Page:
In addition to prominent environmental and consumer groups, a broad range of industry participants favor New York's Electric Ratepayers Act, including:
s New York Public Service Commission
s New York State Energy Association (a trade group representing the state's investor-owned utilities)
s Niagara Mohawk Power Corp.
s Consolidated Edison Co.
s Brooklyn Union Gas Co.
s Independent Power Producers of New York
s Business Council of New York
s National Lenders Forum (representing 25 lending institutions)
s New York State Consumers Protection Board
1. Re Competitive Opportunities Regarding Elec. Serv., Cases 94-E-0052 et al., Opinion No. 96-12, May 20, 1996, 168 PUR4th 515 (N.Y.P.S.C.).
2. As this article went to press, the California legislature approved a bill (AB 1890) to restructure the state's electric utility industry for retail competition. Like the New York Act, the bill deals with stranded costs by allowing utilities to apply for an irrevocable Commission financing order. The order would allow temporary collection of nonbypassable fixed charges to recover a utility's existing intangible costs (including the nonmarket portion of generating asset costs). The bill creates a device for nonrecourse debt financing through a state agency, based on such financing orders. The technical financing definitions substantially mirror the provisions of the New York Act.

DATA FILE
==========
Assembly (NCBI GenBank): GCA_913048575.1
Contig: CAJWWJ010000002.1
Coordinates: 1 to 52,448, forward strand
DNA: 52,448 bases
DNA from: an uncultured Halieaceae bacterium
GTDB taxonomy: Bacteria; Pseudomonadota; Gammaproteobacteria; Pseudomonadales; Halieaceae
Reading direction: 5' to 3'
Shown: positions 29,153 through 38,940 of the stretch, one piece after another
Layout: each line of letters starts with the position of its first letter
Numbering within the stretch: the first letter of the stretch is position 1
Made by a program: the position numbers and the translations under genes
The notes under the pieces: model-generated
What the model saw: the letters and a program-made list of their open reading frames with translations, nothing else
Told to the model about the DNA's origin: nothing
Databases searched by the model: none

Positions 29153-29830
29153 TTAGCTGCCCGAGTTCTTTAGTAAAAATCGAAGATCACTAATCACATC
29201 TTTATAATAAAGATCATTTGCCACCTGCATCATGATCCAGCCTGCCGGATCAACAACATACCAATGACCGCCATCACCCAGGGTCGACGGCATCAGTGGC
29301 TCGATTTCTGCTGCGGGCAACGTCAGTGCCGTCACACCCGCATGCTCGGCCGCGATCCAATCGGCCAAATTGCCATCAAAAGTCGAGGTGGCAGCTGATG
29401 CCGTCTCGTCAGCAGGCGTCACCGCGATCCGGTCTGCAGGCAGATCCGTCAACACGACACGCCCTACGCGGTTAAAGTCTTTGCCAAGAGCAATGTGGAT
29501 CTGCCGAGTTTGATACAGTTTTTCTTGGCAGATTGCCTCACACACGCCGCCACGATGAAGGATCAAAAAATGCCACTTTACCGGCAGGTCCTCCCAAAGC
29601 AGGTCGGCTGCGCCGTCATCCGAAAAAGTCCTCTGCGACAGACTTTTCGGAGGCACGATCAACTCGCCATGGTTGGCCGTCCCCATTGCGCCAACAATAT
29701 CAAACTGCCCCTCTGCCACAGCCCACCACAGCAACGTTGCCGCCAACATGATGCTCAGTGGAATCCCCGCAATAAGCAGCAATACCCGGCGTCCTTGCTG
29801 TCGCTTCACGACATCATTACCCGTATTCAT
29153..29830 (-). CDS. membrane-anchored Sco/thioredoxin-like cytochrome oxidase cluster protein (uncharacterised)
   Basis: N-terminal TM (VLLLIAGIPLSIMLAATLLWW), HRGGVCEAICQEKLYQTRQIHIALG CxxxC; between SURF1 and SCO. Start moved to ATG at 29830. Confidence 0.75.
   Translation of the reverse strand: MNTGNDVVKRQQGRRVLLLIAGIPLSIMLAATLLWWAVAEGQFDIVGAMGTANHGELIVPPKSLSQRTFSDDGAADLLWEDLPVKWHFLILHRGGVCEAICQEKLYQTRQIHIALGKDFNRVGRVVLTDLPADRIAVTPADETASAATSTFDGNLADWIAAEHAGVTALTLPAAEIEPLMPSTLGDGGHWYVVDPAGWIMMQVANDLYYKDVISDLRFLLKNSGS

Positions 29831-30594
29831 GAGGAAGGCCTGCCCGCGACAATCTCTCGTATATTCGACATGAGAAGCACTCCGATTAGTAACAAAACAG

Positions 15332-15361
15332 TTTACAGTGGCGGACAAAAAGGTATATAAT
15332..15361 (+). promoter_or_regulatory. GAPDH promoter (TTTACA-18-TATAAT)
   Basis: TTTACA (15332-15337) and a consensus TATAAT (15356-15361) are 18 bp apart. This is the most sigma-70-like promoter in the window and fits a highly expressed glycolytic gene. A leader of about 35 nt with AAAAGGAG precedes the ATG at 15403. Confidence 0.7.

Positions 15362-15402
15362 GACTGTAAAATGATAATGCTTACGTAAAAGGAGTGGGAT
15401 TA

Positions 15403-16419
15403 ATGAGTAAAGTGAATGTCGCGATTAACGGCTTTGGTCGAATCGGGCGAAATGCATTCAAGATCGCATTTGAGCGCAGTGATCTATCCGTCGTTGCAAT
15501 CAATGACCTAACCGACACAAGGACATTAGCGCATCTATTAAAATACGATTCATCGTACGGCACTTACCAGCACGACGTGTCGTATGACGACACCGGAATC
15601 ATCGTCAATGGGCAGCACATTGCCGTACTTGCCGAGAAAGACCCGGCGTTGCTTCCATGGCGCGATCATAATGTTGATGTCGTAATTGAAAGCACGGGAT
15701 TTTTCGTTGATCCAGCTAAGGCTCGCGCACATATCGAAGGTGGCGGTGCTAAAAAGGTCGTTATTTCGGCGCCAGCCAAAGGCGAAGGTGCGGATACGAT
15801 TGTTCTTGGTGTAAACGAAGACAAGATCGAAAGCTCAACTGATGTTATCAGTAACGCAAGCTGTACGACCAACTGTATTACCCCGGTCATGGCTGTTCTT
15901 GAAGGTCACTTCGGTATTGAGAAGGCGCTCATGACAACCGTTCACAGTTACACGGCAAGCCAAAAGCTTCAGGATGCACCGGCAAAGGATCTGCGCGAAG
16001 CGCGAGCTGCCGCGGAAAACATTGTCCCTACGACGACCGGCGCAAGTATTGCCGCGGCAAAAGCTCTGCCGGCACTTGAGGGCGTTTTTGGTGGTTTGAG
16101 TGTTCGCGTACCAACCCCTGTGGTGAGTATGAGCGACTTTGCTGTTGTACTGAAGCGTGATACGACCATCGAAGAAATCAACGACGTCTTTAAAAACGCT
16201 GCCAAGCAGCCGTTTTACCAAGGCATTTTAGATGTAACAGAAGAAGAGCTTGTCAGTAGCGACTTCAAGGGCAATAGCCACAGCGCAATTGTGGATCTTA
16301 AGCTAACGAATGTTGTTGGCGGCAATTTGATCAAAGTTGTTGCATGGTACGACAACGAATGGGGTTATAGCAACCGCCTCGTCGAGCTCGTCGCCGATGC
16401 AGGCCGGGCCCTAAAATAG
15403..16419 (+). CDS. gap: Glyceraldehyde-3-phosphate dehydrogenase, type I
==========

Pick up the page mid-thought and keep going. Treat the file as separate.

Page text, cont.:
Articles found on this page are available to Internet subscribers only. For more information about obtaining a username and password, please call our Customer Service Department at 1-800-368-5001.